Ed Markey (D-MA) has taken point on Capitol Hill in when it comes to the fight against childhood obesity, and across the mall at The Portals, FCC Commissioner Deborah Taylor Tate has done the same. The media is inextricably tied to the issue, and both Markey and Tate are congratulating two cable services located at ground zero, Nickelodeon and The Cartoon Network. The two web nets closely followed similar action from Discovery Kids. In particular, the trio are going to restrict the use of their animated talent as celebrity spokespersons for unhealthy foods. Markey said, "In my view, limits on the amount of junk food advertising seen on children’s television, along with strong nutrition standards for food and beverage products advertised and utilized with licensed characters for such children’s TV shows, will help address childhood obesity in a positive way." Tate, speaking to the Nickelodeon announcement, added, "It’s another great day for families. Nickelodeon joins a growing group of children’s programmers pledging to America’s families that their characters will promote healthier foods and lifestyles. I hope announcements like this one challenge other children’s programmers to consider similar pledges."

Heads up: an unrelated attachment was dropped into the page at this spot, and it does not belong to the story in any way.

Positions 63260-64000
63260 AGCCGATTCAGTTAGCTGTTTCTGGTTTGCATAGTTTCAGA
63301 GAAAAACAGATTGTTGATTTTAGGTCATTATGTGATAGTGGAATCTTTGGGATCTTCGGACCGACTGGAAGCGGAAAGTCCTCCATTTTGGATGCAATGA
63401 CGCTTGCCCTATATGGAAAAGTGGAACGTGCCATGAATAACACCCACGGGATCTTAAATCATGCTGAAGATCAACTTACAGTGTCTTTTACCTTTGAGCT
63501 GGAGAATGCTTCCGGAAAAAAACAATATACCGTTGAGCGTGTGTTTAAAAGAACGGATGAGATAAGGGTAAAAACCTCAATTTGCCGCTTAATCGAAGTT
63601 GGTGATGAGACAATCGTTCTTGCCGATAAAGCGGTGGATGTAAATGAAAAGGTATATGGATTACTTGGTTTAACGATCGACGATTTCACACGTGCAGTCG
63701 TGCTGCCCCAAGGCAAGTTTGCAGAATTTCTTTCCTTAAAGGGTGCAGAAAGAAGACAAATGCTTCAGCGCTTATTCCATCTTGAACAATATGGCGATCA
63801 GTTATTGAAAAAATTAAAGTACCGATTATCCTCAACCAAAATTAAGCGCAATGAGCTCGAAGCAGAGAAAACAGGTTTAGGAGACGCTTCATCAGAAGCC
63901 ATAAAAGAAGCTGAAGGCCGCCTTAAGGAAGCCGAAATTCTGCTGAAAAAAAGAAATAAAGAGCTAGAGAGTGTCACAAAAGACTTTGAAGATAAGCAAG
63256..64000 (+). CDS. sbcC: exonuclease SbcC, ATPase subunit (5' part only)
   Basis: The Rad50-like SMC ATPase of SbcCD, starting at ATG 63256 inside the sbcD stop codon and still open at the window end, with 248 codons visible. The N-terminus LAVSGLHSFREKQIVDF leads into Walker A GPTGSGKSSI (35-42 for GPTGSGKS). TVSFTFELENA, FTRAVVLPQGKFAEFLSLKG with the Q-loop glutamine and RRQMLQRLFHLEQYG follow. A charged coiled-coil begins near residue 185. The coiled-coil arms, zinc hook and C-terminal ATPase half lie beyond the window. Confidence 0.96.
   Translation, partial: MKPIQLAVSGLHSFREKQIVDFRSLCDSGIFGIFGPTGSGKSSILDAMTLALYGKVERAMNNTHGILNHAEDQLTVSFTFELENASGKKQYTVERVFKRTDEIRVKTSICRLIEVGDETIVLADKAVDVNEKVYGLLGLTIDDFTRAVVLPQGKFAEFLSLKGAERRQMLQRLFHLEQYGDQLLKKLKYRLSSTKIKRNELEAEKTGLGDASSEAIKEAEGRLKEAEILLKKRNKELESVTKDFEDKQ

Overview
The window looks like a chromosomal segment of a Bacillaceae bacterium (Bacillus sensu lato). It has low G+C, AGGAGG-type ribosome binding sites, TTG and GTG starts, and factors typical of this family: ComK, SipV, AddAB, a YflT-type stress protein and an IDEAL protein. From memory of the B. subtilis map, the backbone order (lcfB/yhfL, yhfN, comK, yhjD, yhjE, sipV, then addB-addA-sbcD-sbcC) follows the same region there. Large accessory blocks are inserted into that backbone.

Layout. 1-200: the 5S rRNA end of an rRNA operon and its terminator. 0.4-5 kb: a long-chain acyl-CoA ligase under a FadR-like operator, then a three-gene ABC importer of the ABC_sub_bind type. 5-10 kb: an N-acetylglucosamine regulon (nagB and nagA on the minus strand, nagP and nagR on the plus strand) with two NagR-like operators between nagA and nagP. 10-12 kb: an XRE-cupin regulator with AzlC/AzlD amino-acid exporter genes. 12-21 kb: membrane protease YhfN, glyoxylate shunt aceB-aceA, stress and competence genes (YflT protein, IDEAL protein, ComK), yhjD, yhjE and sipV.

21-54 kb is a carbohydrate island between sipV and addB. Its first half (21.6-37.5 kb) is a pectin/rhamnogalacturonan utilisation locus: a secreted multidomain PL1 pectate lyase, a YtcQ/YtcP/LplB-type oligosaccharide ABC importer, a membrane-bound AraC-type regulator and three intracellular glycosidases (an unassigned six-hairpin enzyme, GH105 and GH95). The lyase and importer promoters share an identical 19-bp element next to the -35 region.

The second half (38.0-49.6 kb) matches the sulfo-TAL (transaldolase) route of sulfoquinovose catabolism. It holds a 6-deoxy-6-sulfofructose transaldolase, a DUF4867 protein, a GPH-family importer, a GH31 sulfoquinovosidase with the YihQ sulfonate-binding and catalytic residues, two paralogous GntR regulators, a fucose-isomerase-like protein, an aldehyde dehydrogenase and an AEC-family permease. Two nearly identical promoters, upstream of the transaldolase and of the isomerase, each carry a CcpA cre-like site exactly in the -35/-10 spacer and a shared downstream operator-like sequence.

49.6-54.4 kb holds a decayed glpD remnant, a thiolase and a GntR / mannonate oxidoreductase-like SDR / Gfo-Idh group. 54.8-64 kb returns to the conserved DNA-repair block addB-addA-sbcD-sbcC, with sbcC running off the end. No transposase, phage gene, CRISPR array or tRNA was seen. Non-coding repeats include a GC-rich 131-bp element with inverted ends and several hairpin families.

RBR observation: Washington is just itching to do some regulating when it comes to the issue of childhood obesity and the promotion tactics of junk food manufacturers. It is important to remember that the courts have traditionally held that commercial speech is not quite as free as standard, every day speech, which allows regulators and legislators room to maneuver. So far this summer, stakeholders on both the media and manufacturing end have been adjusting in advance of a childhood obesity task force report which is expected to be out in September. It looks like this may well be a case where voluntary action will be sufficient to head off regulatory action.